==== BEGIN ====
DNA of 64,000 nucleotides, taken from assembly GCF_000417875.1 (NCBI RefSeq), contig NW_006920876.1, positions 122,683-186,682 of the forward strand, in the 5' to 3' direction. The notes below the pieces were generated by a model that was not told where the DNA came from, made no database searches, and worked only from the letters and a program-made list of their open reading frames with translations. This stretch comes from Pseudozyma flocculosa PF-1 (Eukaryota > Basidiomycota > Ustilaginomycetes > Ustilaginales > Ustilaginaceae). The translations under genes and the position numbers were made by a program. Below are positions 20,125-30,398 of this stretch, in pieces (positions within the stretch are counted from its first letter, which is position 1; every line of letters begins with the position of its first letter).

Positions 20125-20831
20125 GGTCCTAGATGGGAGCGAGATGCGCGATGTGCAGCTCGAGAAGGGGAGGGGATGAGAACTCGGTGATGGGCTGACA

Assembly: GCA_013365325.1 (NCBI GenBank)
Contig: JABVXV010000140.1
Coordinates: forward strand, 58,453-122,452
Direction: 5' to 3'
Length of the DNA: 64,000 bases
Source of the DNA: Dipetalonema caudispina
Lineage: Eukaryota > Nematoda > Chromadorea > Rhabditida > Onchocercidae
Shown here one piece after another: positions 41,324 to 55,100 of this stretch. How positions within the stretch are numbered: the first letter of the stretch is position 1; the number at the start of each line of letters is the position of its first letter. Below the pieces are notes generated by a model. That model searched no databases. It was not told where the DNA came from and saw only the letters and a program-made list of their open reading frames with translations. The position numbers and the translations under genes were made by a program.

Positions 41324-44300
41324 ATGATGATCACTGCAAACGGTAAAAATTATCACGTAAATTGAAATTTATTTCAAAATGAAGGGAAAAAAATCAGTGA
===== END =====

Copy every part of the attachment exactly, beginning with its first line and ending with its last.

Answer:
DNA of 64,000 nucleotides, taken from assembly GCF_000417875.1 (NCBI RefSeq), contig NW_006920876.1, positions 122,683-186,682 of the forward strand, in the 5' to 3' direction. The notes below the pieces were generated by a model that was not told where the DNA came from, made no database searches, and worked only from the letters and a program-made list of their open reading frames with translations. This stretch comes from Pseudozyma flocculosa PF-1 (Eukaryota > Basidiomycota > Ustilaginomycetes > Ustilaginales > Ustilaginaceae). The translations under genes and the position numbers were made by a program. Below are positions 20,125-30,398 of this stretch, in pieces (positions within the stretch are counted from its first letter, which is position 1; every line of letters begins with the position of its first letter).

Positions 20125-20831
20125 GGTCCTAGATGGGAGCGAGATGCGCGATGTGCAGCTCGAGAAGGGGAGGGGATGAGAACTCGGTGATGGGCTGACA

Assembly: GCA_013365325.1 (NCBI GenBank)
Contig: JABVXV010000140.1
Coordinates: forward strand, 58,453-122,452
Direction: 5' to 3'
Length of the DNA: 64,000 bases
Source of the DNA: Dipetalonema caudispina
Lineage: Eukaryota > Nematoda > Chromadorea > Rhabditida > Onchocercidae
Shown here one piece after another: positions 41,324 to 55,100 of this stretch. How positions within the stretch are numbered: the first letter of the stretch is position 1; the number at the start of each line of letters is the position of its first letter. Below the pieces are notes generated by a model. That model searched no databases. It was not told where the DNA came from and saw only the letters and a program-made list of their open reading frames with translations. The position numbers and the translations under genes were made by a program.

Positions 41324-44300
41324 ATGATGATCACTGCAAACGGTAAAAATTATCACGTAAATTGAAATTTATTTCAAAATGAAGGGAAAAAAATCAGTGA